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Unnerved Foundations - When Other People Die from The Same Chronic Illness that You Have - Mogul

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UnnervedFoundations-WhenOtherPeopleDiefromTheSameChronicIllnessthatYouHave

Serena Lawrence
Serena Lawrence Freelance Writer and Editor
4mo Canada Story
Unnerved Foundations - When Other People Die from The Same Chronic Illness that You Have

Living with pulmonary hypertension sort of feels like living in an unstable house on a hill near water. Some days you feel like you are just waiting for the rain to come and wash your house away. When I was diagnosed I told that it was all downhill from here. While that hasn't exactly been true for me, it is really distressing living with something that is never supposed to get better. It is even harder when doctors remind you that things are only supposed to get worse.

I try to stay optimistic. I think about all the wonderful people who I have interviewed for my old blog and remember that sometimes the human body is amazing. I've talked to people who had 24 hours to live over 20 years ago. Sometimes the rules don't apply to certain people, for whatever reason. I try to remind myself, that just like any disease, PH affects everyone so differently. Statistics aren't about individuals.

For some of us it takes time, but you befriend wonderful people who understand what you are going through. Sometimes you are lucky enough to befriend people who excite you with the way they navigate through their hardships. Sometimes these fantastic people pass away, far before their time. It is unfair. Your heart hurts for them and their family. All those unanswered dreams left floating in the void because some shitty disease decided to take away another person.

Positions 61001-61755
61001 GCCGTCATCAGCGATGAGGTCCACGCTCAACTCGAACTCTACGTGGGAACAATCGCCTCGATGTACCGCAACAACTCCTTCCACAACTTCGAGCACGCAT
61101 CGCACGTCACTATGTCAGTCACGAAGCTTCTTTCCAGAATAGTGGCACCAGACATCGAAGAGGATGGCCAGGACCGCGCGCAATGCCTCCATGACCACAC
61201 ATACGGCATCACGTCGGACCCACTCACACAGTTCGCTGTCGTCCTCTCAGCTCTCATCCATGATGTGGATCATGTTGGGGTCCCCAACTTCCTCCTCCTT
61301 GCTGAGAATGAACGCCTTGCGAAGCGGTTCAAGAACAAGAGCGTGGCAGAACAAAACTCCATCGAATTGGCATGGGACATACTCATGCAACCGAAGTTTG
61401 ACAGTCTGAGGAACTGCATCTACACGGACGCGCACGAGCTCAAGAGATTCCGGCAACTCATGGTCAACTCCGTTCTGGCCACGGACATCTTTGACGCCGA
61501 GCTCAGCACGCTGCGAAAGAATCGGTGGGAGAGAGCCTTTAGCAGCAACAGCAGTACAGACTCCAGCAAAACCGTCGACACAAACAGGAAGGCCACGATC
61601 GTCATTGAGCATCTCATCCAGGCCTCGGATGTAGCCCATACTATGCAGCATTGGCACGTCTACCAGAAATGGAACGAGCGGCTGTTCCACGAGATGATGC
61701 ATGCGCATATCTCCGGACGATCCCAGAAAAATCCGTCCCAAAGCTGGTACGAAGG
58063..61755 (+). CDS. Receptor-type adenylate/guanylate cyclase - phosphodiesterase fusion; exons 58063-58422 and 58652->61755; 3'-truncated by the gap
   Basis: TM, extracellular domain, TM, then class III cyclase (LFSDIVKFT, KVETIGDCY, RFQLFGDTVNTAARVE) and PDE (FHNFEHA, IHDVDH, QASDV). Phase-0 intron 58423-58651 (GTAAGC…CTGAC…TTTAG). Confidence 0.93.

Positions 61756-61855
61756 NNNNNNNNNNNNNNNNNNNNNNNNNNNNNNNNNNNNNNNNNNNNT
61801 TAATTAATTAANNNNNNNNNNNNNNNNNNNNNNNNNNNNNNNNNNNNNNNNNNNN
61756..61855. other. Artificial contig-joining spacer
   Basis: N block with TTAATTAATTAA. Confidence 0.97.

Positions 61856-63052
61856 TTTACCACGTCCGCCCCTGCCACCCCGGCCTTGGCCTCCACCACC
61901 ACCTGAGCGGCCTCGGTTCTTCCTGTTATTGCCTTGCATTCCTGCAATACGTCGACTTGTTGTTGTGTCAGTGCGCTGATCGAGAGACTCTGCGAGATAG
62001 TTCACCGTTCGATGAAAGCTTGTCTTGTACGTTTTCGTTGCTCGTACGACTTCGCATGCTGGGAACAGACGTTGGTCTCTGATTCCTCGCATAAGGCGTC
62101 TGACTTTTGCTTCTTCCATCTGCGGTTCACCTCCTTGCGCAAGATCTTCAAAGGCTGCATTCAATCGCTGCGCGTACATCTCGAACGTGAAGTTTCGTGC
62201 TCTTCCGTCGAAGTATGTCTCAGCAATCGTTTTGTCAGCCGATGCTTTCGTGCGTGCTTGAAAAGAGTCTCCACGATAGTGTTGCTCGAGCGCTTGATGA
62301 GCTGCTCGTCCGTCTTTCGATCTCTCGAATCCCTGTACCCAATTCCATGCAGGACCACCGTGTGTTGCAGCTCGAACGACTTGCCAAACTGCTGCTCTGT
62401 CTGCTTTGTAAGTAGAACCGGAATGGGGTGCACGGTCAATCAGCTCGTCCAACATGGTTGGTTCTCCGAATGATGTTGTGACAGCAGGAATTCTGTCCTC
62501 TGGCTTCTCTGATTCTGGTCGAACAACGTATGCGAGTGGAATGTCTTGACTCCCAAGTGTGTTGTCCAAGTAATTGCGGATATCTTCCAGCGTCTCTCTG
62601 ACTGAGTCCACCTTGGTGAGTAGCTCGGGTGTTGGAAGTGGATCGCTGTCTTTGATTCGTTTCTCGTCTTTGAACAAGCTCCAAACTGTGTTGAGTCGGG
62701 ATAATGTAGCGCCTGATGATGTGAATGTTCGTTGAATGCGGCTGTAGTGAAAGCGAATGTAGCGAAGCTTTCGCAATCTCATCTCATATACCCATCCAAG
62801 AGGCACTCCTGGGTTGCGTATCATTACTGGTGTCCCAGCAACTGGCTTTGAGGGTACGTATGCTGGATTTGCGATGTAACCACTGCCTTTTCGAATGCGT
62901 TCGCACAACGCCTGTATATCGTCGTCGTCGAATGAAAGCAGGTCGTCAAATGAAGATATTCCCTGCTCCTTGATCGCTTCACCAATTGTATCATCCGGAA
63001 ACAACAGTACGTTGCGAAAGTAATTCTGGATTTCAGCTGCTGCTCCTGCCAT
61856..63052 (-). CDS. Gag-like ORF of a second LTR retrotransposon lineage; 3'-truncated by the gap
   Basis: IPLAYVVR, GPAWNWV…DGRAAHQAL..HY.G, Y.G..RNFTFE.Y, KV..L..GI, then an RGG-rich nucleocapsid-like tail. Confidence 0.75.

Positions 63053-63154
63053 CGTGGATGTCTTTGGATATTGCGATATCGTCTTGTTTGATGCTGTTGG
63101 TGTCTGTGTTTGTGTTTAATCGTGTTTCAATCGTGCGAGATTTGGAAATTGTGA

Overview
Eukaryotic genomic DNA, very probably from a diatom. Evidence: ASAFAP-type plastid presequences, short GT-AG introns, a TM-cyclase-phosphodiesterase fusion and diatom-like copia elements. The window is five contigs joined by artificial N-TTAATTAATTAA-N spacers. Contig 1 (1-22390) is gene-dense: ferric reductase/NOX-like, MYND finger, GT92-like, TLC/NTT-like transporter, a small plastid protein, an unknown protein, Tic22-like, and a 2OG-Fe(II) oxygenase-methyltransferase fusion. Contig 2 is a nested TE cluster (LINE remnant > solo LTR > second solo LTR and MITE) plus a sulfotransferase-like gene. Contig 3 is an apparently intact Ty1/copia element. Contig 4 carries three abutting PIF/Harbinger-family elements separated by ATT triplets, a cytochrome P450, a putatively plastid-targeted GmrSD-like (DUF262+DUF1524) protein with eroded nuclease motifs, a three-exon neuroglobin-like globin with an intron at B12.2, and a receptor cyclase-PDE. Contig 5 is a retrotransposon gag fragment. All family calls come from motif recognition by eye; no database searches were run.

It is always sad when you lose someone. It feels even worse when that person is young, and in self-interested ways, it reminds you that your house is built on an unstable foundation. Suddenly the seriousness of your disease kicks back in. The fear. The anger. The uncertainty. Everything all at once.

When I was first diagnosed with PH there were a lot of TV marathons in my future. This is partly because I had gone somewhat mute to avoid crying or screaming all day. It was also in half because I was diagnosed during the holidays, meaning MTV Canada's lineup was stacked! I got sucked into a World of Jenks marathon with my mom. One episode introduced a young adult named Kaylin Andres who had aspirations of becoming a fashion designer. A few segments in we learned that she had battled cancer several times, and that there were concerns about the disease returning. My mom asked if we should change the channel. I said no.

I was quickly drawn to her on The World of Jenks. At the time I was in my mid-20's. It was hard finding someone else who was a young adult that understood how it felt to be told that you have a fatal disease. I got to connect with her on social media after my diagnosis and got to know her a bit better (years after her episode had aired.) She had already had cancer cut, killed and poisoned out of her several times since that episode had first played.

We often spoke about how living in a sort of limbo was the worst part of living with a diagnosis like ours. Although we were living with two different diseases, there is a bond shared between people who understand how the concept of time changes once you are told that something is fatal. We shared how we were afraid to make goals, to dream, to make certain plans. Our lives in constant limbo, waiting for that piano to drop out of the sky. Someone might ask you an innocent question about where you see yourself in a few years...and its hard. The first place my mind wonders is "will I still be alive? Will I still be as functional as I am now?" This isn't something people in their 20's should have to fear, but sadly, it is. We're constantly reminded of our rickety floorboards and our flimsy foundations. Always waiting for that wave to wash it all away.